Wednesday, January 04, 2006

Drummer in the dark

Dear Marc, did you ever play an instrument? Did you ever play in a band? Perhaps you were a spoiled kid like I was. Perhaps you also had a trampoline, a knitting machine and a drumset in your room as a teenager? There was no reason to ever leave home.

But finally, I did and moved to Ohio. I left the trampoline and knitting machine behind, but brought my poor drumming skills with me. I loved playing the drums. So much fun and even better when nothing's fun. I know no better anger management than taking it out on the skins.

I was not a great drummer. No one ever told me there are muscles involved in drumming. To keep a steady bass drum beat, you need strong muscles on the back of your shin bones. I don't know the name of that muscle. I doubt I even have that muscle.

Back home in Stockholm, I had formed a band with my friends. We were The Femmes Pickadolls. We were 17 and dressed in wife beaters, our hair greased to perfection. Our singer, Mona Monroe, was a genius at writing lyrics. Too bad the drumming skills of Emi Gun made all our songs vary in tempo. As soon as lactic acid hit below the knee, our music began to drag.

I worked out to strengthen my poor muscles. I looked for a lady drum pedal. Nothing worked. In Ohio, I took drumming classes to improve my beats.

Aside from the muscle secret, there's another thing no one ever tells you about drumming. You look like an idiot when playing the drums. The double, yet individual motion of hands and feet has an interesting effect on the face. The eyes stare, nostrils flare and the mouth is left wide open. Sometimes, the holy drool of effort seeps out of the corner of your mouth. Meanwhile, sweat drips down all over your body, especially if you're on stage, where you're the only one who can't move away from the bright lights.

Back in Ohio, I kept drumming. And like college students often do, I fell in love. He was 20, and looked lovely with his dark hair, baggy pants and worn hat with white accents that may very well have been bird droppings. He was that kind of the lazy kind.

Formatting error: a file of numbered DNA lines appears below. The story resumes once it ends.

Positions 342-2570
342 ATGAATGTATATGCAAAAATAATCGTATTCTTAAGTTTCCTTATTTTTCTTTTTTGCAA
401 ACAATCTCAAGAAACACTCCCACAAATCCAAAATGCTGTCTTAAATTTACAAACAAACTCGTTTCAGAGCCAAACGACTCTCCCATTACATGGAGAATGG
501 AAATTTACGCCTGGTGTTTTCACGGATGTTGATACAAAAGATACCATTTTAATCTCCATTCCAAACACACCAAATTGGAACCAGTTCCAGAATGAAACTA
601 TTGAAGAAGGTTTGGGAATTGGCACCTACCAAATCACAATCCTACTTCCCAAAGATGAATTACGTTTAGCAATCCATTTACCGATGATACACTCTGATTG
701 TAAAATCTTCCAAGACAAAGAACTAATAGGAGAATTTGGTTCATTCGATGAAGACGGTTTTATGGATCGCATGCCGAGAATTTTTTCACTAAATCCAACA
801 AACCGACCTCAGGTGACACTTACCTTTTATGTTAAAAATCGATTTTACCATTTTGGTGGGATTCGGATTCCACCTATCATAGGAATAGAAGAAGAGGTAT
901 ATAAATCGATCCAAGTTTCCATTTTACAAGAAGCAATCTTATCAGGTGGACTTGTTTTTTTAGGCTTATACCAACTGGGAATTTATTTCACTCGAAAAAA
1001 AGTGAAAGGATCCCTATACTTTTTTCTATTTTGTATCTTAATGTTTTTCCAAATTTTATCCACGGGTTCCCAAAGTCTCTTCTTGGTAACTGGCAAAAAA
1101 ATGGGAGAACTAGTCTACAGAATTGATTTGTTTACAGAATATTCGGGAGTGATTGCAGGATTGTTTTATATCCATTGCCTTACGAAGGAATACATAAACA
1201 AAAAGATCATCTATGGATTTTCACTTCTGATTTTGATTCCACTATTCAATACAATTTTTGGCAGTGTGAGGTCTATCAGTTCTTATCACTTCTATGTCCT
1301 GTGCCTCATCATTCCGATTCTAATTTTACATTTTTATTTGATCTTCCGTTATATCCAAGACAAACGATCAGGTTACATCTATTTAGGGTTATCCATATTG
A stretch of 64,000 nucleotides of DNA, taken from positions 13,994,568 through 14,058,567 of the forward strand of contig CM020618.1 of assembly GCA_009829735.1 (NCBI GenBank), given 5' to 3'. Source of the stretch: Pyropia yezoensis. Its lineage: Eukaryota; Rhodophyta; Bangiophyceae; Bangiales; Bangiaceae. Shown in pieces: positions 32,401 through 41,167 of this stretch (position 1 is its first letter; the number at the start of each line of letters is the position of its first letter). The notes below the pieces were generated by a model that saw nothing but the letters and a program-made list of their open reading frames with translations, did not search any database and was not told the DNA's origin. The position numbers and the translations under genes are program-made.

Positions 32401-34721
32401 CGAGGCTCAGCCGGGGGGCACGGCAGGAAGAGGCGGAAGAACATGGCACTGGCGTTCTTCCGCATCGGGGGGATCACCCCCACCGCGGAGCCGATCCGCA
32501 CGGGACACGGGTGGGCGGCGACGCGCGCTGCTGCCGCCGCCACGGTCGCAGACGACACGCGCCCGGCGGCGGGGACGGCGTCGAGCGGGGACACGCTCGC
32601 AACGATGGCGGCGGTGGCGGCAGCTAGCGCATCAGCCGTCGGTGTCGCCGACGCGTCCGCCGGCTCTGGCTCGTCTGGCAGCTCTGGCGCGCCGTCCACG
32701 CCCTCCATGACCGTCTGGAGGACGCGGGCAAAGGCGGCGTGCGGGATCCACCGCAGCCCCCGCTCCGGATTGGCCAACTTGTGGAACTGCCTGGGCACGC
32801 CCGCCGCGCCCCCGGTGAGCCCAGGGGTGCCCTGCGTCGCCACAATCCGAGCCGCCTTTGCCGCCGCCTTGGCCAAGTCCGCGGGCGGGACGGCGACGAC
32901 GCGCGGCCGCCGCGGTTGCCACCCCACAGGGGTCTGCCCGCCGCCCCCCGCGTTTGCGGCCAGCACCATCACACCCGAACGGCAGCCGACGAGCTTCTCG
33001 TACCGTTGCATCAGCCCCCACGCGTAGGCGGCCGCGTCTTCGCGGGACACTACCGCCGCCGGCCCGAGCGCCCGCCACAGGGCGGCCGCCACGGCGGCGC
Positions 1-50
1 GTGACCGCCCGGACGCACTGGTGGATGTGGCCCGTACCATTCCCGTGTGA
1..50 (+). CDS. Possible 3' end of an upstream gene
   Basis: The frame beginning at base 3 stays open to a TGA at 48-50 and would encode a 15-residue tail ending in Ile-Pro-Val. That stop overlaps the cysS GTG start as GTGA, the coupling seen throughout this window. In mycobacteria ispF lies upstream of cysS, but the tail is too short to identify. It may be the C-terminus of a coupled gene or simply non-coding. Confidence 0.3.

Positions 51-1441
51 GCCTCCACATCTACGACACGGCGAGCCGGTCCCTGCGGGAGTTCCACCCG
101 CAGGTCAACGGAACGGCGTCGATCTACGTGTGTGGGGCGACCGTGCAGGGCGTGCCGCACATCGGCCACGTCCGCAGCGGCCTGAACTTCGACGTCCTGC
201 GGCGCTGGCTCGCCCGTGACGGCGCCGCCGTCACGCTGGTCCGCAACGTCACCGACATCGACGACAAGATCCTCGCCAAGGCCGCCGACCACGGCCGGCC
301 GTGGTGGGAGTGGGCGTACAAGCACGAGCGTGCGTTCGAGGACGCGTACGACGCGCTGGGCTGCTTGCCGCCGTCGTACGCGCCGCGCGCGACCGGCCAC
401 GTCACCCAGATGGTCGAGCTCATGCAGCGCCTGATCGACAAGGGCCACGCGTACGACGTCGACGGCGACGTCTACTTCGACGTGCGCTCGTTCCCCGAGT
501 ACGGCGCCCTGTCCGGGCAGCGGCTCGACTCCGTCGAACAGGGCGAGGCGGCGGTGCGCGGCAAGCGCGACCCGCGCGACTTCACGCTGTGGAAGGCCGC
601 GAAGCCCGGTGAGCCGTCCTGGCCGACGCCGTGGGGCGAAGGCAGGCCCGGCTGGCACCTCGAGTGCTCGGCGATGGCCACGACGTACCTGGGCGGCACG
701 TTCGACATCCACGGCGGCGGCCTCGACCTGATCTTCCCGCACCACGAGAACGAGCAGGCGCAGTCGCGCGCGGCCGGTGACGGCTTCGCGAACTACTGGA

He heard about the drumming. He wanted to see it for himself. I was weak in the knees. Couldn't say no to his request, but at the same time, I found it impossible to let him see my cretinous look.

And this is how I know that two young people met up in a small rehearsal room in Ohio in early 1992. The girl then promised to play the drums for the boy if he turned out the lights. And he did and I played, cause I am the drummer in the dark.

Thinking back, this may very well be one of my life's most scary, nervous and romantic moments. Since it was so dark, I had no way of finding out if he shared my sentiment. Later on, it was obvious that he did not. But at least I knew that it wasn't my drum face that spoiled my chances.

It is my fate in life to woo the unwooable.

ps. That picture is from drumbum. They have greeting cards for all the drummers in your life.


Anonymous said...

Just charmed by your story - as always.

Ps - How long were you in the States and where? We'd (your admirers)love to know.

Eebs said...

I still want to know: why Ohio?! (I'm in Ohio. Why people come here on purpose I may never understand.)

I love that story, though. Sweet and honest.

-e said...

I was in Springfield, Ohio. Don't be surprised eebs, after all, Ohio is the heart of it all.

Eebs said...

Yeah, people say that... but it doesn't do much for me.

I like Ohio, don't get me wrong. But I was born here, and raised here, and have never left here. There's a girl who works with me who came from the Pacific Islands, and before that she lived in France. Now she's in Ohio. Why?!

Jagosaurus said...

There's a saying that all babies, at least for a while, look like either someone's knee or Winston Churchill. The baby in that photo is clearly in its Churchill phase (while channeling Buddy Rich perhaps?).

Fredrik said...

Actually that baby looks very much like me banging on the heads back in the late 70s.